نظم و انضباط بازار و بهره وری بانک
|کد مقاله||سال انتشار||مقاله انگلیسی||ترجمه فارسی||تعداد کلمات|
|15509||2009||11 صفحه PDF||سفارش دهید||محاسبه نشده|
Publisher : Elsevier - Science Direct (الزویر - ساینس دایرکت)
Journal : Journal of International Financial Markets, Institutions and Money, Volume 19, Issue 5, December 2009, Pages 792–802
This paper investigates whether depositors and market investors exert disciplinary pressure on bank management in terms of efficiency improvement. We find that banks with more outstanding deposits are more cost-efficient, although little effect is found with respect to profit efficiency. This implies that depositors, the primary providers of funds to banks, likely play an important role in disciplining bank management, at least in terms of enforcing efficient use of inputs. Market discipline has garnered increasing attention as a mechanism to ensure bank soundness. Our results imply that depositors, the largest creditors to banks, may be of primary importance in this mechanism.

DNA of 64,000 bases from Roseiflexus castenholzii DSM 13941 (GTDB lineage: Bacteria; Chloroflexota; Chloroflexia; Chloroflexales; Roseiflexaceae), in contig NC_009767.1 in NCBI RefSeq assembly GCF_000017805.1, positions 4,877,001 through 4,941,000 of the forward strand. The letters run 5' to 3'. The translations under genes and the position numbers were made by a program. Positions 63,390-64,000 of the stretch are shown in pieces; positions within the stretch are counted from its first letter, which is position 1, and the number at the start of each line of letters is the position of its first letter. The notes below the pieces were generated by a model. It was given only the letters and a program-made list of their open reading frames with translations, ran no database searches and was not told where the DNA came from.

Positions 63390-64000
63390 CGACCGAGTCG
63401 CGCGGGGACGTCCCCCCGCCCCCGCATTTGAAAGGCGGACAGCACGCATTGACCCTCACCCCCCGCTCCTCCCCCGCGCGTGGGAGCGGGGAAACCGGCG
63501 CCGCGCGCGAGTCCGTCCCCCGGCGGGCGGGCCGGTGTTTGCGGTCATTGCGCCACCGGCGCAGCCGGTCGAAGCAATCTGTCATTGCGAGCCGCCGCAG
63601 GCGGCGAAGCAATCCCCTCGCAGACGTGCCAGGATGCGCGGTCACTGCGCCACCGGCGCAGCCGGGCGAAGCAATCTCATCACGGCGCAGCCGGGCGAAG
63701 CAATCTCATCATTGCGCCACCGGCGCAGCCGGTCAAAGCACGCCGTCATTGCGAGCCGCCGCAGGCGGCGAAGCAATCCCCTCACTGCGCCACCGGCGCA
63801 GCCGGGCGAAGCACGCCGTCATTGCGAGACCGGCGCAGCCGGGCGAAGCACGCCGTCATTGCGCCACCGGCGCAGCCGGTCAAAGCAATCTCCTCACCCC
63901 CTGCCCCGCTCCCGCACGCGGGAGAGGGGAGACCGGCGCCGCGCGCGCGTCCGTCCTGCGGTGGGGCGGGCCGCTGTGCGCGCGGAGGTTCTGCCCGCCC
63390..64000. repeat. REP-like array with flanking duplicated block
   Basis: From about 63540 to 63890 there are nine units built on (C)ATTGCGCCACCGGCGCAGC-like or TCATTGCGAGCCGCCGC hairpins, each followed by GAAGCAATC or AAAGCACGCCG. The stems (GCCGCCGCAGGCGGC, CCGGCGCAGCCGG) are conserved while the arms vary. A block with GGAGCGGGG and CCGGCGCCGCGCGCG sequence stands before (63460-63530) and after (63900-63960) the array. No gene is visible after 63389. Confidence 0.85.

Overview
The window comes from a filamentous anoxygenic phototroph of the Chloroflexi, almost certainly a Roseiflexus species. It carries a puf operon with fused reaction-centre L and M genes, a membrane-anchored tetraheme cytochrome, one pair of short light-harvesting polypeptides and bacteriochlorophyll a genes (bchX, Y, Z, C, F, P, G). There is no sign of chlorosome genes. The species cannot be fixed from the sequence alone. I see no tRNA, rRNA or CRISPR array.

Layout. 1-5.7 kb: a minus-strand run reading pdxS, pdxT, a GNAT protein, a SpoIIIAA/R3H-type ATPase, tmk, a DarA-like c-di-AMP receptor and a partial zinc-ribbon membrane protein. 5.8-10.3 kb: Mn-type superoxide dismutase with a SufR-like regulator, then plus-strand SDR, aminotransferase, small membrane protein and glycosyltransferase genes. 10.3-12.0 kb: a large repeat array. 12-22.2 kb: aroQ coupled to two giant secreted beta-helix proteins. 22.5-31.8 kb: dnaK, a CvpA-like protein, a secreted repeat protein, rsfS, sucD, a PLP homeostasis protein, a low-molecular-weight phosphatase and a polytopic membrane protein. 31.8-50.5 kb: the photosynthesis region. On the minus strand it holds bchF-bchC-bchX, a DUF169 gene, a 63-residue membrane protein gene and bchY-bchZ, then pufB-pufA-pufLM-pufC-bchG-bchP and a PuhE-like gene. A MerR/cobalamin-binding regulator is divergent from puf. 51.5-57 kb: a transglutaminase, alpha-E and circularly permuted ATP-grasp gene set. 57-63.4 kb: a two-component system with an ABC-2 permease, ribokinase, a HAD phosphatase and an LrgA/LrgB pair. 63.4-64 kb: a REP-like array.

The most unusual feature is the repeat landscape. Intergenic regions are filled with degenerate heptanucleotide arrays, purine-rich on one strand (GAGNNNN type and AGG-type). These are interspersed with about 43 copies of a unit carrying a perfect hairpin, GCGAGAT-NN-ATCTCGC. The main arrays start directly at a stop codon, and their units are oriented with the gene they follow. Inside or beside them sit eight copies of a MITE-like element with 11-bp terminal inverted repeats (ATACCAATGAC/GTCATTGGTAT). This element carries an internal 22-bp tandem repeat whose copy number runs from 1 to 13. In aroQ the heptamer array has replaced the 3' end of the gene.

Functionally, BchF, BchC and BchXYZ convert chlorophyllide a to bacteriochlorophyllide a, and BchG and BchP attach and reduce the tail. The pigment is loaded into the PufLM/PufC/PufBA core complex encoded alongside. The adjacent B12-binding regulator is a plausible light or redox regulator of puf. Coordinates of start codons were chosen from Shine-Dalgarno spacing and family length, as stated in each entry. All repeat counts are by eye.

The aim of this paper is to investigate whether investors have a disciplinary effect on bank management. Bank corporate governance has a uniqueness that does not apply to non-financial corporations. In banking, the presence of regulators reduces the need for governance from other stakeholders. Due to the increasing complexity of banking organizations and to risk management practices, however, regulators have begun recently to draw attention to market discipline, the use of market information to discipline banks for their safe and sound management, especially as this concept was designated as one of the three pillars of the Basel II International Capital Framework (see Bank for International Settlement, 2006). The role of market investors in disciplining banks is thus not straightforward.
نتیجه گیری انگلیسی
This paper investigates whether depositors and investors in securities issued by banks put disciplinary pressure on bank management. We find evidence that banks with more outstanding deposits are more efficient, at least in terms of cost efficiency. This finding is consistent with the hypothesis that depositors, the primary investors in banks, play an important role in disciplining bank management. Market discipline has garnered increasing attention as a mechanism to ensure bank soundness. Our results imply that depositors, the largest creditors to banks, may be of primary importance in this mechanism.